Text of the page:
2)     When you hear the word “bully,” what is the first, most immediate image you conjure up in your mind? What does the bully look like? Who do you see?

The image used to be a young male, maybe slightly overweight, picking on a younger boy. Now girls are being mean, nasty and sometimes physically abusive to other girls. Our definition of “bully” has expanded.

3)     If I tell you that I saw a married couple, clearly in love, sitting more than 6 feet from us in a restaurant last night, what image comes to your mind? Do you see a heterosexual couple? Do you see two men or two women enjoying dinner together?
These are examples of the ways the amygdala functions.

One of the best-known scientific studies done to show that implicit bias can be counteracted through strategic effort was done with orchestra auditions. In the 1970’s, the top 5 US orchestras included only 5% female musicians. Selections were based on how the person looked rather than how they played. In the 1980’s that number grew to slightly less than 12%. But in 2000, auditions began to be “blind.” They were conducted behind a curtain with carpeted floors so the judges could not hear the way the musician walked. Decisions were based on talent when the opportunities for bias were limited. After 2000, 37% of the top 5 orchestras were women.

How can we better align our implicit biases with the explicit values we uphold? There are several ways to make your unconscious more conscious.

Conscious awareness of one’s own implicit biases is a critical first step for counteracting their influences. 

With implicit biases operating outside of our conscious awareness, it might seem hard to identify any that we hold. Fortunately, researchers have identified several approaches for assessing these unconscious associations. The Implicit Association Test (IAT), a free online test that debuted in 1998, measures the relative strength of associations between pairs of concepts and is designed to tap into unconscious associations. Extensive research has upheld the IAT as a valid and reliable measure of implicit associations. 

If you are interested in taking the IAT test to check for implicit racial biases, click here.

Another test for those who are interested in implicit social cognition – thoughts and feelings outside of conscious awareness and control – was developed in 1998 by three scientists. The goal is to educate the public about hidden biases and provide a “virtual laboratory” for collecting data on the internet. If you are interested in taking the test, click here.
Intergroup contact

Another approach to changing implicit associations is to meaningfully engage with individuals whose identities (e.g., race, gender, ethnicity, religion) differ from your own. By getting to know people who differ from you on a real, personal level, you can begin to build new associations about the groups those individuals represent and thereby break down existing implicit biases.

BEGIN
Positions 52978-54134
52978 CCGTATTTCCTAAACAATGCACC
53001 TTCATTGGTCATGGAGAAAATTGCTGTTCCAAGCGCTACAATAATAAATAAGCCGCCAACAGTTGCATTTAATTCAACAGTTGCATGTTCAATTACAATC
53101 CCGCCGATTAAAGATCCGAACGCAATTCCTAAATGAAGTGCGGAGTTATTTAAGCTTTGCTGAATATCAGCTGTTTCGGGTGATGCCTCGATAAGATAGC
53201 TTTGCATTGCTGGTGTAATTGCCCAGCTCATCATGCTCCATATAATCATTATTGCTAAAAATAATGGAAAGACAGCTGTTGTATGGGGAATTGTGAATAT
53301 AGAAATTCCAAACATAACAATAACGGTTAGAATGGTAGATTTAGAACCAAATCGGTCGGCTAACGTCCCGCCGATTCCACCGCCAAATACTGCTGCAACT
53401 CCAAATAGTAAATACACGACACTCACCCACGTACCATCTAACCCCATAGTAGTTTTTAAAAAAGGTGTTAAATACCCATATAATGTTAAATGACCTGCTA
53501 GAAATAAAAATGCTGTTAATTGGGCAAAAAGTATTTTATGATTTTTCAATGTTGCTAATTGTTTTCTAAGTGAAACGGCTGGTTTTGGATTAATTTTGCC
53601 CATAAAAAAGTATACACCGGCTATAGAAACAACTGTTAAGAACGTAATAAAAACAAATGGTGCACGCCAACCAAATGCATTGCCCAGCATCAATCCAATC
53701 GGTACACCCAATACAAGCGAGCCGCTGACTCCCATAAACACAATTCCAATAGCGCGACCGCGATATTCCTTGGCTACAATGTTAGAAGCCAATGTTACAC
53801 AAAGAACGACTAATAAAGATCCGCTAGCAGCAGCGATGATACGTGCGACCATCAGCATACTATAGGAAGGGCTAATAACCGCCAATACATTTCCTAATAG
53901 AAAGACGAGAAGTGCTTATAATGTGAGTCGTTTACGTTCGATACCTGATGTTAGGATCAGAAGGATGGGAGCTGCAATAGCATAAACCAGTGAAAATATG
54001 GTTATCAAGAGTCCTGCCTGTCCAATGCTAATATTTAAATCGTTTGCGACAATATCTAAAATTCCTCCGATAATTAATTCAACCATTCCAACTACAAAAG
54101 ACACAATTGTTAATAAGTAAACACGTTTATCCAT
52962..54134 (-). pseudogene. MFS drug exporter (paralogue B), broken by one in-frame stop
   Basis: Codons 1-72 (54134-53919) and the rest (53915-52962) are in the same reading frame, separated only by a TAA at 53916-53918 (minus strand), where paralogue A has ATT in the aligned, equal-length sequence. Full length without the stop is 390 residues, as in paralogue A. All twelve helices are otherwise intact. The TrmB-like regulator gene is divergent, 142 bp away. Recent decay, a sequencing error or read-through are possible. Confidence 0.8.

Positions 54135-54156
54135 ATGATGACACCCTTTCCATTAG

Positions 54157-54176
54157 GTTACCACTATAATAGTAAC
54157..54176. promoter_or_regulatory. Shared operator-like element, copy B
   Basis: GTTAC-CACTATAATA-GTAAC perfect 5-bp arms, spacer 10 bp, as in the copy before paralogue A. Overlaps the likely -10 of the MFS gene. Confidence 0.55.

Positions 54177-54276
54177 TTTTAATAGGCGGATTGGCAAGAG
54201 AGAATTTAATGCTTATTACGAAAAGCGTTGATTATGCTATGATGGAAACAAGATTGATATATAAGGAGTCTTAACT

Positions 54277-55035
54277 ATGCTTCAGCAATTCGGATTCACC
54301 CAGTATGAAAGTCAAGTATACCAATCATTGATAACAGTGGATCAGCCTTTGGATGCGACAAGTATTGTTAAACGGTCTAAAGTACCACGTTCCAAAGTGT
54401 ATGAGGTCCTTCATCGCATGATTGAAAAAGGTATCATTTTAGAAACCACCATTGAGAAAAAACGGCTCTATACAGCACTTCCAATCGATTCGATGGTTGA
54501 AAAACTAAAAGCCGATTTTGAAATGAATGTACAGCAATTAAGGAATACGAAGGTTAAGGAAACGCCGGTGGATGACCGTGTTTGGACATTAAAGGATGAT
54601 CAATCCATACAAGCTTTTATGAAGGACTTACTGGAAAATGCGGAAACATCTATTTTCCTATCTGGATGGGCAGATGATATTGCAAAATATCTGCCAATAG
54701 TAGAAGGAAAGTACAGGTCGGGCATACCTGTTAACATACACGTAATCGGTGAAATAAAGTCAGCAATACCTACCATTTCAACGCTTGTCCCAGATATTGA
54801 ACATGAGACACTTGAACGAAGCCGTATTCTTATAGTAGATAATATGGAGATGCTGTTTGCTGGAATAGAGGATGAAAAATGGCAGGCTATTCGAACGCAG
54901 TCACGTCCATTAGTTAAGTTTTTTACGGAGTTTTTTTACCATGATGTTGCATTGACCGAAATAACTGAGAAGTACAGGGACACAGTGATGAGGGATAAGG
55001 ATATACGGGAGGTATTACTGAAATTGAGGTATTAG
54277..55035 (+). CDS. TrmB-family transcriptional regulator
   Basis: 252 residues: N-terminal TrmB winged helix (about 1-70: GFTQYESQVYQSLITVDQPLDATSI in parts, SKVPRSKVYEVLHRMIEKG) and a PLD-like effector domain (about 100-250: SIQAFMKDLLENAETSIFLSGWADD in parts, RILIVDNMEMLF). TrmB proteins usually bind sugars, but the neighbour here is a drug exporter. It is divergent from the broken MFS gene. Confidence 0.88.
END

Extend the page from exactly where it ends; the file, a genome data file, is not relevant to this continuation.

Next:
Exposure to counter-stereotypical exemplars

Counter-stereotypical individuals are those who contradict widely held stereotypes. Examples might include male nurses, female scientists, Black judges, and others who defy stereotypes. Exposure to these exemplars can help individuals to begin to automatically override their preexisting biases. Some scholars suggest that photographs and décor that show counter-stereotypical exemplars can activate new mental associations. Today Kamala Harris is an example of a counter-stereotypical exemplar.
Data Collection

Another strategy for mitigating implicit biases is data collection. Gathering meaningful data can bring to light trends and patterns in disparate treatment of individuals that might otherwise go unnoticed. 
Process before judging

Unconscious associations operate extremely quickly. As a result, in circumstances where individuals are in a hurry or have a lot on their minds, their brains tend to rely on automatic implicit associations. Research suggests that reducing cognitive overload and allowing more time to process information can lead to less biased decision making.
In Conclusion:

While implicit biases can affect any moment of decision making, these unconscious associations are not character flaws or other indicators of whether someone is a “good person” or not. Having the ability to make lightning-fast associations, such as knowing that a red light means stop, is crucial. But when we identify and reflect on the implicit biases we hold, we can see that our life experiences may unconsciously shape our perceptions of others in way that we may or may not consciously desire. If the latter, we can take action to mitigate the negative influences of these associations. Accumulated research evidence indicates that implicit bias powerfully explains the persistence of many societal inequities, such as criminal justice, healthcare and employment. The real-life implications of implicit biases can create invisible barriers to opportunity and achievement – a stark contrast to the values and intentions of most of us. Thus, I encourage you to identify any discrepancies that may exist between your conscious ideals and unconscious associations so you can mitigate the effects of those implicit biases. 
Much of the information for this newsletter was taken from Implicit bias what teachers should know.pdf